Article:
Thames Chase - a bat talk and a stroll
The Sun rose, as it has been doing for a very long time – and thus not unexpectedly – helping to modify a day which, because of the time of year and atmospheric conditions, was almost bound to be a warm one. And it already was, when Trevor, Fred and myself met Ann at Goodmayes station on Saturday 20th April, for a relatively short journey to the Thames Chase Forest Visitor Centre, near Upminster.
Well, it is a relatively short journey if, as we were, one is travelling in a car, but it would have felt a considerably longer one if one had not a car and was required to visit by public transport. There is probably a slightly closer bus-stop, but even then it would have been a long foot-haul up Pikes Lane to the visitor centre. That might well be my one reservation for a future no-car visit, because the centre really is a nice place to be Since my long-time-ago visit only once before, in addition to the farmhouse and lovely barn that were present then, a new visitor centre has been added, providing educational facilities, toilets, a good-value-for money cafe with indoor and outdoor seating, things to buy and, separately, even bicycles for hire.
Ann had arranged our visit primarily to attend a talk on bats by Ella, a member of the Essex Bat Group, which gave us a good introduction to bats as creatures, their life-styles and the work done by the bat group in trying to provide for these little animals, such as erecting bat-boxes, helping bats that have been injured, and encouraging a public interest in the creatures. We had close up looks at two of Ella’s Pipistelles, which she had provided with a home as they could not fly.
Following the talk, we retired to the cafe for lunch, after which we set off on a walk around a small part of the Thames Chase near to the visitor centre. Thames Chase is a community forest comprising some 40 square miles located in 47 sites in London and Essex. Ann volunteers in the visitor centre, and has led EFOG on a couple of walks around other parts of the area in the past.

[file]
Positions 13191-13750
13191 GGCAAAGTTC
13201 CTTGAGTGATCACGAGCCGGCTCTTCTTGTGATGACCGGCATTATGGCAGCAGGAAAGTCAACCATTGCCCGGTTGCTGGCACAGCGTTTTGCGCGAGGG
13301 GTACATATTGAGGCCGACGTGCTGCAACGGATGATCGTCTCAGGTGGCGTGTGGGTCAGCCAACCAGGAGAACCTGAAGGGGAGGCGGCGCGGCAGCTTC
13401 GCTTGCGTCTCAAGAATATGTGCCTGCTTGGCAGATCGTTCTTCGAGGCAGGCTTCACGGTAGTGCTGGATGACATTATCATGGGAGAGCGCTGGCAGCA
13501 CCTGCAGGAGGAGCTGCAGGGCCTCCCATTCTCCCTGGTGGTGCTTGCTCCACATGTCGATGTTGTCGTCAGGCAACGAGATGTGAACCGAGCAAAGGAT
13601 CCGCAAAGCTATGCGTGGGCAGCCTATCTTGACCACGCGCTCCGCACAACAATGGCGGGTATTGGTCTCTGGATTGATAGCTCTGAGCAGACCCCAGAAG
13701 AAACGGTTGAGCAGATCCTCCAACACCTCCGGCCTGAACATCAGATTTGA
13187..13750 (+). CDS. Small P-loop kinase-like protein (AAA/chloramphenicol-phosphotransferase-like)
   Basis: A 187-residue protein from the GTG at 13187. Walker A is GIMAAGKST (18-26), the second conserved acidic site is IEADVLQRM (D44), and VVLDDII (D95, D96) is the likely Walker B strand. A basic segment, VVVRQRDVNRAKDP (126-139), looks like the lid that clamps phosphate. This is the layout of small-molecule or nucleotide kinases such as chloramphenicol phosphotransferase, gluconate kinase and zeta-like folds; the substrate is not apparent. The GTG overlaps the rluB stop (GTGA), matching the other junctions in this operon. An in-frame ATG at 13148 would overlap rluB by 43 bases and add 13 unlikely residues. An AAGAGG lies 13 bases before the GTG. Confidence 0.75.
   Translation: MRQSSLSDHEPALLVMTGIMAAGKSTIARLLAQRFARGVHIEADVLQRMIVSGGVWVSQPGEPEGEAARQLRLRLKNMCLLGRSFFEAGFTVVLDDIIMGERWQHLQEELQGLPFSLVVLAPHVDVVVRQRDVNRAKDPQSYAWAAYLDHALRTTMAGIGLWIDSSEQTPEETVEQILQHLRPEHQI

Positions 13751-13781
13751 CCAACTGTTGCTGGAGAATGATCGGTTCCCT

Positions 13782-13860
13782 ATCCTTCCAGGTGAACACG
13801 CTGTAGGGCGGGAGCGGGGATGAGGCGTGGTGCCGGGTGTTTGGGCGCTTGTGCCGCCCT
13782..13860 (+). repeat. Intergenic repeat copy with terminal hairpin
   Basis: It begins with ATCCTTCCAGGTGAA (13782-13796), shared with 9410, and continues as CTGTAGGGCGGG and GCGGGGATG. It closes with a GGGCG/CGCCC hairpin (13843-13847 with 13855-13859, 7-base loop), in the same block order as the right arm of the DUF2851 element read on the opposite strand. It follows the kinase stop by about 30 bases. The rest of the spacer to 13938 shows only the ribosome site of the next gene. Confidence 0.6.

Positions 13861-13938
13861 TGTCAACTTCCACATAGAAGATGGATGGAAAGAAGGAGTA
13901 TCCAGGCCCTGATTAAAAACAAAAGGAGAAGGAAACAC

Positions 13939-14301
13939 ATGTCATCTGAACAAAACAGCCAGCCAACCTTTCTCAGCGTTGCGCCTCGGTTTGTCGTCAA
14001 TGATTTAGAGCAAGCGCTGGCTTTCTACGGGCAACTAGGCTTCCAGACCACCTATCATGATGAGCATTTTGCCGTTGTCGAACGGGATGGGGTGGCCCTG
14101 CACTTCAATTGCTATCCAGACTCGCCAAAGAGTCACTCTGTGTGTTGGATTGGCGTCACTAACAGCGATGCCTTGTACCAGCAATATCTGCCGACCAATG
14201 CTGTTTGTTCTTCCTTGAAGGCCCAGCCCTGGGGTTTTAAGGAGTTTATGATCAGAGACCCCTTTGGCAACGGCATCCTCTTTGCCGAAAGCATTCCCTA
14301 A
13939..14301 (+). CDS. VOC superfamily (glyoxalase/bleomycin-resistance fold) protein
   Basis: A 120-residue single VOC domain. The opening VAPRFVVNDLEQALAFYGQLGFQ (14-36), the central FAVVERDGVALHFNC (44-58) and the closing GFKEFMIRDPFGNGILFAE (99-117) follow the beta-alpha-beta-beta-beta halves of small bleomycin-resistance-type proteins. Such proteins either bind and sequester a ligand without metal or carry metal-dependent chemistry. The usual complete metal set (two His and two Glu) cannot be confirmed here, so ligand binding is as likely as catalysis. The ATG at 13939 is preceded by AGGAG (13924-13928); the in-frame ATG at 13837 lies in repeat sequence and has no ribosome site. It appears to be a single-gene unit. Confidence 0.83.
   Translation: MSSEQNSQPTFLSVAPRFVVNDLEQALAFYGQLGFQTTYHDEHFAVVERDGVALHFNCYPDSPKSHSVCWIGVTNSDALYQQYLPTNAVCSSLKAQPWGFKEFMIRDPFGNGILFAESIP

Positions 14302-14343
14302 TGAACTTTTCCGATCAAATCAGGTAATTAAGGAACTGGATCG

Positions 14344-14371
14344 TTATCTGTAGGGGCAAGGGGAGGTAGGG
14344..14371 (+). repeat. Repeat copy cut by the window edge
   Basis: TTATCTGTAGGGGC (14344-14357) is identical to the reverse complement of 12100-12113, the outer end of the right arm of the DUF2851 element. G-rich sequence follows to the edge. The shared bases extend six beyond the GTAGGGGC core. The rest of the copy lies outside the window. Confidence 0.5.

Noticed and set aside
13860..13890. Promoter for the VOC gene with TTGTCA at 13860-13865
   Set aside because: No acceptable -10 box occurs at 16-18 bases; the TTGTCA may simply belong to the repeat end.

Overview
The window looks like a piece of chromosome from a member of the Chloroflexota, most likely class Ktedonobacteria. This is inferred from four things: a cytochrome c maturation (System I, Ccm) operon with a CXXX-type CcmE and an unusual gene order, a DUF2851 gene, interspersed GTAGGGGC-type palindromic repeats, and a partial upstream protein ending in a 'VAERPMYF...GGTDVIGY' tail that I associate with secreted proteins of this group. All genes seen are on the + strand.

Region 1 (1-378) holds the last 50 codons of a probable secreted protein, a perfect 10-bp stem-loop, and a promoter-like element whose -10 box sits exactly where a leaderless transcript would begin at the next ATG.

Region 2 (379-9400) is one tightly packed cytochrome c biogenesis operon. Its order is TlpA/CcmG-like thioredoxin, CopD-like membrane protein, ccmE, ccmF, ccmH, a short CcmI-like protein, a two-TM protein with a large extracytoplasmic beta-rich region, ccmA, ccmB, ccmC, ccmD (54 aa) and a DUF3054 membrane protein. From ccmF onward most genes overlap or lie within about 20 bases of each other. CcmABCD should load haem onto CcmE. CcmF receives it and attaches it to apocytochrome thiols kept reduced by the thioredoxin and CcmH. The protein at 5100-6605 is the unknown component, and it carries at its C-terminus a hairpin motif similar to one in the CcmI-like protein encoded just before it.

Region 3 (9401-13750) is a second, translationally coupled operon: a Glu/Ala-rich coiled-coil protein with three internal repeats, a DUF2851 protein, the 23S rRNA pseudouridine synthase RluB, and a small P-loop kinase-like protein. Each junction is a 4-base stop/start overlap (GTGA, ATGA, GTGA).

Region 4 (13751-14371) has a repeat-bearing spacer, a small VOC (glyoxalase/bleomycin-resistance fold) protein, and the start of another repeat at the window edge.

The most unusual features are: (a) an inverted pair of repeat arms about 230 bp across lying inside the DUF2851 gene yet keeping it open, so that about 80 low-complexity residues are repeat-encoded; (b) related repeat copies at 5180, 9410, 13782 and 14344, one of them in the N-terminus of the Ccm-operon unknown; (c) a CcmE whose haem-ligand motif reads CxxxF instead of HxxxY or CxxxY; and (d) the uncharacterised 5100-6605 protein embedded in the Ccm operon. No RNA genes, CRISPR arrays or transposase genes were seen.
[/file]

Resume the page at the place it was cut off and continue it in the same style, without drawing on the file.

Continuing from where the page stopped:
This walk followed part of that designated as Walk 1 in the series of leaflets obtainable at the visitor centre. It was a warm and sunny day, and we were content to stroll along well made paths, looking at some of the information boards on the way, and casually observing and listening to the birds, butterflies and other creatures and plants that we passed, or passed us. There are a number of constructions on the route that we followed, probably intended primarily for children, but quite accessible to adults too, if they are so inclined or fit enough. The first was a somewhat tent-like building, made of wood and with climbing-holds and foot-rests in convenient places on the outside to allow access to circular holes which provided entry into the interior. Trevor and Lynne made some use of these whilst the rest of us sat in the sunshine.
A very slight diversion off the main track led us to a woodland seating area, wooden blocks and logs variously and simply shaped to provide seating before a slightly more elaborate, almost throne-like seat. This was presumably for the story-teller to sit in, so we had a go at that and the group was treated to that wonderful story of the rabbit fu-fu (or fufu, or whatever), which some of the EFOG group may have heard before. After all, it was around Easter-time, so rabbits are in season. (see my seasonal poem below)
Another construction later on in our stroll is named “The Trusty Oak”, which although sounding a biy like a pub is actually a tower-like structure, wooden of course, and vaguely massively oak-shaped, which again provided climbing possibilities for our little group. Last of these buildings was the “Discovery Hut”, with walkways and wooden plaques showing various leaves and common birds that may be found in the area. Educational, and fun, too.
We made our way back to the Forest Centre cafeteria for tea, coffee, ice cream and the like before leaving after a very pleasant day.
Thank you Ann, and Lynne, Trevor and Fred, for a nice day out.
Paul Ferris, 24th April 2019
Eat a bunny...
People say “Aaaah!”,
but I think it’s funny.
And they taste nice.